This page will record the home brewed vinegar I've made from various fruits. I've used quite a few already but my production was rather ad hoc. I've since read up on the proper four stage process and decided to time it properly. Nonetheless most of my experimental efforts from last year produced delicious vinegars.
I've made vinegar with various fruit and I'll describe the differences in their need for sugar, yeast and extra liquid.
I've made vinegar with Harpephyllum caffrum (a native wild plum) that I swept up off the street in Goodwood. The plant is native to the eastern regions of South Africa, is very hardy and used in my area as a street tree. The fruit is slightly milky, extremely sour, and forms a thin layer between the large seed and the leathery skin of the fruit. During the primary fermentation the aroma was exquisite, but it did not age that well and bleached out and lost its distinctive characteristics. Carissa macrocarpa or Numnum I've made before and I'm making again so I'll deal with the current batch below.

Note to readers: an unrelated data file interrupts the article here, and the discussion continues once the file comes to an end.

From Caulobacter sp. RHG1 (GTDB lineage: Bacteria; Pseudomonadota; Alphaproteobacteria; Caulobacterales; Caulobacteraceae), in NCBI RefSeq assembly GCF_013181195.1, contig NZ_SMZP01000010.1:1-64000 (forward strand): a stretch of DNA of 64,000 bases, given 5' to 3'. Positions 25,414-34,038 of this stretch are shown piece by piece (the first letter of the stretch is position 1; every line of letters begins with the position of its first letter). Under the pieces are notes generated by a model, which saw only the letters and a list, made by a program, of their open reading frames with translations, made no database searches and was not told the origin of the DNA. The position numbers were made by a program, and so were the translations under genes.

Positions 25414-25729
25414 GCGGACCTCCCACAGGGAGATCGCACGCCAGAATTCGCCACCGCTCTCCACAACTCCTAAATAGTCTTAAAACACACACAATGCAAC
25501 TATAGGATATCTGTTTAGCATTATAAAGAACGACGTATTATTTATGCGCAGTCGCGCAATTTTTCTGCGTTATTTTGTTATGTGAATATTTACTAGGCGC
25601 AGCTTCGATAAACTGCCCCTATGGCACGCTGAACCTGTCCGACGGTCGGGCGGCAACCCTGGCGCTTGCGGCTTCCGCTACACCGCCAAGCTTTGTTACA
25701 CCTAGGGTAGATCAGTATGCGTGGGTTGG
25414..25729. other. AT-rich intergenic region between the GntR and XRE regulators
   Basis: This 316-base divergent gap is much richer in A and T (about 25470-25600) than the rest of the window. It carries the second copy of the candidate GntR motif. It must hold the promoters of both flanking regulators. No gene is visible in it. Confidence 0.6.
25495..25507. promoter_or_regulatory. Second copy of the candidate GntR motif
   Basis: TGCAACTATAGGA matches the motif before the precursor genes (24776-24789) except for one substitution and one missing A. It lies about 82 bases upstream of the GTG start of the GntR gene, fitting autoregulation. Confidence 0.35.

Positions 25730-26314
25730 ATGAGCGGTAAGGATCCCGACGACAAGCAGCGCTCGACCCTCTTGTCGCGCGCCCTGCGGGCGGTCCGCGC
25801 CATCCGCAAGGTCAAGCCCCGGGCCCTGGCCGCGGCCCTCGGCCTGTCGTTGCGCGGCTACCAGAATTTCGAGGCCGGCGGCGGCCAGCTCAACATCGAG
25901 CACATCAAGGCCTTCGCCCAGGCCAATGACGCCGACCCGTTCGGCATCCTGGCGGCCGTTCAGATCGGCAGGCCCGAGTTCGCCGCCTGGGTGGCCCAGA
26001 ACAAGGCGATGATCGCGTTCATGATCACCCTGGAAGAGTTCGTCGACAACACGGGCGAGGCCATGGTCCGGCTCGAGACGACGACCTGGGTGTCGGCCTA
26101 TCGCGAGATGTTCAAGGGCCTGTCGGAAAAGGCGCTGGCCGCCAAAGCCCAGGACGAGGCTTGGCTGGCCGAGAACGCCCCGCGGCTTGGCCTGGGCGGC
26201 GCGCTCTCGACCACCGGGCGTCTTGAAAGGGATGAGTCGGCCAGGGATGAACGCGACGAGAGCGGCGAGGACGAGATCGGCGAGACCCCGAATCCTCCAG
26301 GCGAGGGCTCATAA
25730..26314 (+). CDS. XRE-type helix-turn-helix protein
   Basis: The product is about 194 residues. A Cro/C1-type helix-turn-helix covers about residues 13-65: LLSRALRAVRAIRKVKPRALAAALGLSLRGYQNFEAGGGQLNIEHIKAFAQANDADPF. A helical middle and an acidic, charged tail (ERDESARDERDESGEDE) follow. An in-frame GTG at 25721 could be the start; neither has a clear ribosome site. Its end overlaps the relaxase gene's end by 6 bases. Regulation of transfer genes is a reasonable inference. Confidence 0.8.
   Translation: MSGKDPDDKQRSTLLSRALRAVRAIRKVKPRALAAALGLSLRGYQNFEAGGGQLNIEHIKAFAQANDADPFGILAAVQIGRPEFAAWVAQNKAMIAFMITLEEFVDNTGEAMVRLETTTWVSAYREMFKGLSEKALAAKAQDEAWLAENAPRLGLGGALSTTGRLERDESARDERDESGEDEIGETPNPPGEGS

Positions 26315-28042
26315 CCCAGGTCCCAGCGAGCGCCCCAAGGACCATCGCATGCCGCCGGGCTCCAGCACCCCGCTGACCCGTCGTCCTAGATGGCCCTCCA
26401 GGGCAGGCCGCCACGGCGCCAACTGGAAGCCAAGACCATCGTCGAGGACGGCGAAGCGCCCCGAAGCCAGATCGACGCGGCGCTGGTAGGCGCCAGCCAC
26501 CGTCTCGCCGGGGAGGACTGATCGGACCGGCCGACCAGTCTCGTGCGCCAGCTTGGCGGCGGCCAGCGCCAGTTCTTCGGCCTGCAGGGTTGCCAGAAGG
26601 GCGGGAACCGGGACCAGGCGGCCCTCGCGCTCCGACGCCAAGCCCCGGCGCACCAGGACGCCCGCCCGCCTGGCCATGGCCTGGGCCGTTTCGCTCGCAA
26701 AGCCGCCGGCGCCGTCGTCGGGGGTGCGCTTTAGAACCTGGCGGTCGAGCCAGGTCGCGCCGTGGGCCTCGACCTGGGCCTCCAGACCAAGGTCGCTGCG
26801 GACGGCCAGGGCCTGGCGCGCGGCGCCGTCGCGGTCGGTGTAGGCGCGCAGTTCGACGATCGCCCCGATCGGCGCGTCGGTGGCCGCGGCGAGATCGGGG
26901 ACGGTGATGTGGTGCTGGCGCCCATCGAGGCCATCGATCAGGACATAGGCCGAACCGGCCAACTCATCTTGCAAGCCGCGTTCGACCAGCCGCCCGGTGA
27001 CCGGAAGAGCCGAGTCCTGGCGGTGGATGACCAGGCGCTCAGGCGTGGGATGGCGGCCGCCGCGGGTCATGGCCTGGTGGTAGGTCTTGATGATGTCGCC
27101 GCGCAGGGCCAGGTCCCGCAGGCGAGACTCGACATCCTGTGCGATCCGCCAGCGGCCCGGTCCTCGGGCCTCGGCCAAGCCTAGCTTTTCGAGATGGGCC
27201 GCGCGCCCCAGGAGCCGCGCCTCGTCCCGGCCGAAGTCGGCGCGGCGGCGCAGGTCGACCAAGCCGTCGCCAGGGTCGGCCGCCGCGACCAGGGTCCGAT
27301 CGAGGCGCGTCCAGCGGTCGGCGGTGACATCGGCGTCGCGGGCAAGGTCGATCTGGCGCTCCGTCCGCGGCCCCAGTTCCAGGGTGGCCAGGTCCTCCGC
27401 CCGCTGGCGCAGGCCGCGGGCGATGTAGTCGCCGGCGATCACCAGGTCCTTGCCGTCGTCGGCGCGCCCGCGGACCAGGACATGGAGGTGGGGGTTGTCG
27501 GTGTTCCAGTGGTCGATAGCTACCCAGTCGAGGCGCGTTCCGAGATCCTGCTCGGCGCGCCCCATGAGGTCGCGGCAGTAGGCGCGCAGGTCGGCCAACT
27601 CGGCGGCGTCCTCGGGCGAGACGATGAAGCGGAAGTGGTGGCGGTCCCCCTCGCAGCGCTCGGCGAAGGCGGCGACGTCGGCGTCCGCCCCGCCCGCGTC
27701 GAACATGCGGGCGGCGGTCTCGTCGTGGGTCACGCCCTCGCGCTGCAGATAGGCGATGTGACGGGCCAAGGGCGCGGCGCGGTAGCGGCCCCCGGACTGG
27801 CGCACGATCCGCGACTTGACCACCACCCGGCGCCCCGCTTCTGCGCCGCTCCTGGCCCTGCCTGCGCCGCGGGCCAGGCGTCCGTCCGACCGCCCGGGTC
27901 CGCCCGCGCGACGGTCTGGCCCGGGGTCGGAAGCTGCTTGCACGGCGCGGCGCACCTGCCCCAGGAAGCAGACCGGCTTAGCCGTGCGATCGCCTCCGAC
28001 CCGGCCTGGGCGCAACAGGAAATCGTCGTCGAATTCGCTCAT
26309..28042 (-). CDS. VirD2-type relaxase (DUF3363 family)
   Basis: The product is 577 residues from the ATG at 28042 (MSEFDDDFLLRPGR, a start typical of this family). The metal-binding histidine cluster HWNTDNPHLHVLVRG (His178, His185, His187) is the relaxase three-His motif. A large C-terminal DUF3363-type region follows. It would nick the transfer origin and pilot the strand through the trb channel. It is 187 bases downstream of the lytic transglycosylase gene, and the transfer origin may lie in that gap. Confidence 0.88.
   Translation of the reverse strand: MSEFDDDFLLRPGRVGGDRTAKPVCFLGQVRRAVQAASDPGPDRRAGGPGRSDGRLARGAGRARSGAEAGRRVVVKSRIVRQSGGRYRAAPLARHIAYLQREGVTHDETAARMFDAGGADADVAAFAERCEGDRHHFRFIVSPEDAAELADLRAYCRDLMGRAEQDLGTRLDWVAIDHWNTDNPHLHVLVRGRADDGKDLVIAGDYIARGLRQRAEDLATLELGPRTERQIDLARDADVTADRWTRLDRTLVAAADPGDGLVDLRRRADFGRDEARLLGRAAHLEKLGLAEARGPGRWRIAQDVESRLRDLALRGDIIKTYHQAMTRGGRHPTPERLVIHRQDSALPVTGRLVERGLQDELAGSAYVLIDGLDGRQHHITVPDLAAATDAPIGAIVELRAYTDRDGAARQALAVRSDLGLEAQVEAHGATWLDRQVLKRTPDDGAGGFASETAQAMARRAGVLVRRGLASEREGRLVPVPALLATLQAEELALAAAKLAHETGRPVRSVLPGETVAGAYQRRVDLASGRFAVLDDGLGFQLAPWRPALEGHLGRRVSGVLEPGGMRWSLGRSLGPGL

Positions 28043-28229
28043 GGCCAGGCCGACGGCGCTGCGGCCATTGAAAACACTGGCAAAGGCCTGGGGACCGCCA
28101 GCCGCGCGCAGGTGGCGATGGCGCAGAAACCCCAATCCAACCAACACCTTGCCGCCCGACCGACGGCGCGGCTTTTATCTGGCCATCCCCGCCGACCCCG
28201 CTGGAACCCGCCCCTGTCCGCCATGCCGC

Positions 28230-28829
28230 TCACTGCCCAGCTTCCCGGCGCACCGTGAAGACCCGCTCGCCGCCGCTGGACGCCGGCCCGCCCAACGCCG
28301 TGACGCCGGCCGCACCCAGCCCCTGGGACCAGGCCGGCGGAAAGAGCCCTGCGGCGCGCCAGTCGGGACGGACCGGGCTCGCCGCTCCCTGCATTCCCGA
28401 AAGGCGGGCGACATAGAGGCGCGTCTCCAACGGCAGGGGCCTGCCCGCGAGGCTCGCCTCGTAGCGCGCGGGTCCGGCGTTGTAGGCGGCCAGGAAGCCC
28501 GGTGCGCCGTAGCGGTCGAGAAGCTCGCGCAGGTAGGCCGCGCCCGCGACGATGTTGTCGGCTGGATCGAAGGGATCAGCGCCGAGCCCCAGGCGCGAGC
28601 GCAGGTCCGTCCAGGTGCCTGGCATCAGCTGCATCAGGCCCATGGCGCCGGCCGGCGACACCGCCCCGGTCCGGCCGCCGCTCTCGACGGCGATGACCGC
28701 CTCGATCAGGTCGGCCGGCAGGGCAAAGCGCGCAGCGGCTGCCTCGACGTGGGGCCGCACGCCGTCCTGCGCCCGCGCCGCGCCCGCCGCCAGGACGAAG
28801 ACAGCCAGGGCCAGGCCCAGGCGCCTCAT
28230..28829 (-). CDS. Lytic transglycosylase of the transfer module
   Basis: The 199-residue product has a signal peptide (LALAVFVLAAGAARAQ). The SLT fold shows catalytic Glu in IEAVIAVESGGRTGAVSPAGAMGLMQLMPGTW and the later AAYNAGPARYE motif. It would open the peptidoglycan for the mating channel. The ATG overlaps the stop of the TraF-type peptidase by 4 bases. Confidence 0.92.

The Guava vinegar was made with windfall fruit in my garden. It was ridden with fruit fly larvae and half decomposed sometimes. Nonetheless it made a fine special perky vinegar with a crazy pink colour that was used up very quickly in the kitchen for salads. I picked up the fruit, ran it through a blender and added sugar. I don't remember if I added water. It needed no extra yeast, and formed a punchable crust every day during the primary ferment.